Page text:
Study shows living in rural areas put you at risk of Q fever
RESEARCH from the University of Sydney has found that rural populations are at increased risk of catching the highly infectious bacterial infection Q fever, even those who are not regularly exposed to livestock.
Q fever is a highly infectious bacterial disease that can cause a severe flu-like illness.
It is commonly found in rural and regional areas with the bacteria spread to humans from animals, mainly cattle, sheep and goats.
Most cases are asymptomatic, but in some the infection can lead to pneumonia, bone and joint infections, chronic Q fever, heart disease and debilitating chronic fatigue syndrome.
The study, published in the Medical Journal of Australia, found that only 40 percent of people in groups recommended for vaccination knew about the Q fever vaccine, and only 10 percent of people in these high risk groups were vaccinated.
This was the first community-based study in Australia designed to measure past exposure to Q fever and identify factors associated with exposure.
The researchers sampled 2740 blood donors in metropolitan Sydney and Brisbane, and in non-metropolitan regions with high Q fever notification rates (Hunter New England in New South Wales, and Toowoomba in Queensland).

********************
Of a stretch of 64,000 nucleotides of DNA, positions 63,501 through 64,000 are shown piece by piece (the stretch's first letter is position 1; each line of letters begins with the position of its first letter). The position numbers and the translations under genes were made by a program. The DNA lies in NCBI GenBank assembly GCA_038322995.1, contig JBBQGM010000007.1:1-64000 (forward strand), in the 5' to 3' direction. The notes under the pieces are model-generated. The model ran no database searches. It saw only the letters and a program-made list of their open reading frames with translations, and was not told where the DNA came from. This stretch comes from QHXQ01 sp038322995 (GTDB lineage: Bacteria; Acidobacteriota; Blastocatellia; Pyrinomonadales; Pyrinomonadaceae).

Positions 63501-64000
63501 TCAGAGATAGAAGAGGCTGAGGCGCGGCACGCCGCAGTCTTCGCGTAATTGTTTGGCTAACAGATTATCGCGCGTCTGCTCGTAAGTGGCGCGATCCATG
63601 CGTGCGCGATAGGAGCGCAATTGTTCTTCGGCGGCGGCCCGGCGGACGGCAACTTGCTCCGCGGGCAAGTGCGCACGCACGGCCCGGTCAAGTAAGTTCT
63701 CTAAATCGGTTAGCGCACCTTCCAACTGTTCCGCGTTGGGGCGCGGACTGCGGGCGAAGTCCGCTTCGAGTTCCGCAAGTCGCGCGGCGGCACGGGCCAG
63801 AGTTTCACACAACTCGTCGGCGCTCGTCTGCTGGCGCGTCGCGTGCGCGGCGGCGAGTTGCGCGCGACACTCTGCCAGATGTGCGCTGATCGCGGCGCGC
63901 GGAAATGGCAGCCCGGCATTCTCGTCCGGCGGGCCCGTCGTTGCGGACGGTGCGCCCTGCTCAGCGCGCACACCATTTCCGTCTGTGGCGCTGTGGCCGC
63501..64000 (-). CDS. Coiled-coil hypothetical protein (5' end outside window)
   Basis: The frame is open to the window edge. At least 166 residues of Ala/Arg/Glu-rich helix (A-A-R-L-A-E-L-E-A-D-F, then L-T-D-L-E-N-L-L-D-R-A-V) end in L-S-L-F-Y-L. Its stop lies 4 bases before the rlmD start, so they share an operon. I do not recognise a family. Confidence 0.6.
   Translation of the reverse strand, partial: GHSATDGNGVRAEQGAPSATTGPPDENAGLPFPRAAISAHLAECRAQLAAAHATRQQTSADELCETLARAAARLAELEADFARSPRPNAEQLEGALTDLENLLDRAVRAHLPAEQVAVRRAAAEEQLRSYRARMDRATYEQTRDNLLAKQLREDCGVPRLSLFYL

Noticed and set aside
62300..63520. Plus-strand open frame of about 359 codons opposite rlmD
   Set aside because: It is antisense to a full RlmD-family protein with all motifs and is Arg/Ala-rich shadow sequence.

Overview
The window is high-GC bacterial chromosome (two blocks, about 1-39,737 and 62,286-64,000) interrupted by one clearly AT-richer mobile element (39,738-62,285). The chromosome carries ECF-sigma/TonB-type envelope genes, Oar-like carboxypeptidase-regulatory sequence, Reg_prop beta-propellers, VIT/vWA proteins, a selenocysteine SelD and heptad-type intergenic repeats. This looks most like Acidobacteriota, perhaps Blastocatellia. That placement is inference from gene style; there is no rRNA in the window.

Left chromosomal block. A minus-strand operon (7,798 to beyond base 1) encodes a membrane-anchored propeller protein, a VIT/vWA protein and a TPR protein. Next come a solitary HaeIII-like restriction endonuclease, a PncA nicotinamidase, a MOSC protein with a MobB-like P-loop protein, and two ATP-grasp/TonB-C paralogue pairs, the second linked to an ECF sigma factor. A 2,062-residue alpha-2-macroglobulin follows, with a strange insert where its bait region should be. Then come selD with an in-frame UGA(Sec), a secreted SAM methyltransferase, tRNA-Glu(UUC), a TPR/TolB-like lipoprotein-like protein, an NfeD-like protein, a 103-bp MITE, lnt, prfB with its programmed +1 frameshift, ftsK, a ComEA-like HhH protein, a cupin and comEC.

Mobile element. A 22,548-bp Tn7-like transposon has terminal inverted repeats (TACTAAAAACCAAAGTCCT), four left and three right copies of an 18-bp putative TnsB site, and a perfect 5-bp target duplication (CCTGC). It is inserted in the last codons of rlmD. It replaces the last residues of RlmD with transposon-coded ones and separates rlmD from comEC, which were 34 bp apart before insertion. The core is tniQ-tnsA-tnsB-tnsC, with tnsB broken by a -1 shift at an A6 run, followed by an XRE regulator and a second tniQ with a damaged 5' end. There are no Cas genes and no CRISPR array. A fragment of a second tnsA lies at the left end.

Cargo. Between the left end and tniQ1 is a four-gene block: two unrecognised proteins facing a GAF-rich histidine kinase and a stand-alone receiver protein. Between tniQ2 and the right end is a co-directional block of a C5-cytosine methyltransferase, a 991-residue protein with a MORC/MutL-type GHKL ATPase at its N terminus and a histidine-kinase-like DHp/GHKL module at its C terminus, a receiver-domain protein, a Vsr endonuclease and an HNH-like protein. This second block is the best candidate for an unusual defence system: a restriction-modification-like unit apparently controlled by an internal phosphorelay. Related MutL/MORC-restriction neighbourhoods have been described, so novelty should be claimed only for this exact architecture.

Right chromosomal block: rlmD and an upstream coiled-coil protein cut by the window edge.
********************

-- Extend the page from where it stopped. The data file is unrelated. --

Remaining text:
Associate Professor Heather Gidding from University of Sydney and the National Centre for Immunisation Research and Surveillance (NCIRS) explained the results.
"Evidence of past exposure through Q fever antibodies was higher in non-metropolitan than metropolitan regions in both NSW and Queensland," she said.
"Adults who have regular contact with sheep, cattle or goats, abattoir workers, and those assisting with animal births had the highest levels of exposure and these groups are recommended to receive the Q fever vaccine.
"However, having lived in a rural area with no or rare contact with sheep, cattle or goats was itself associated with exposure, even after accounting for other exposures. Which means you are highly likely to be exposed to Q fever, not because you work with animals, but just because you live in a regional or rural area."
Co-author Associate Professor Nicholas Wood from University of Sydney and NCIRS said awareness and access to Q fever vaccine needs to be improved.
"Raising awareness about Q fever and the vaccine in rural communities and amongst health care workers will help improve uptake of what is a highly effective vaccine."
A new online training module for rural general practitioners has recently been developed by the Communicable Diseases Branch, Health Protection New South Wales through the Australian College of Rural and Remote Medicine and should improve awareness of the vaccine as well as improve general practitioners' knowledge about Q fever and how to diagnose it.
The study was published in the Medical Journal of Australia.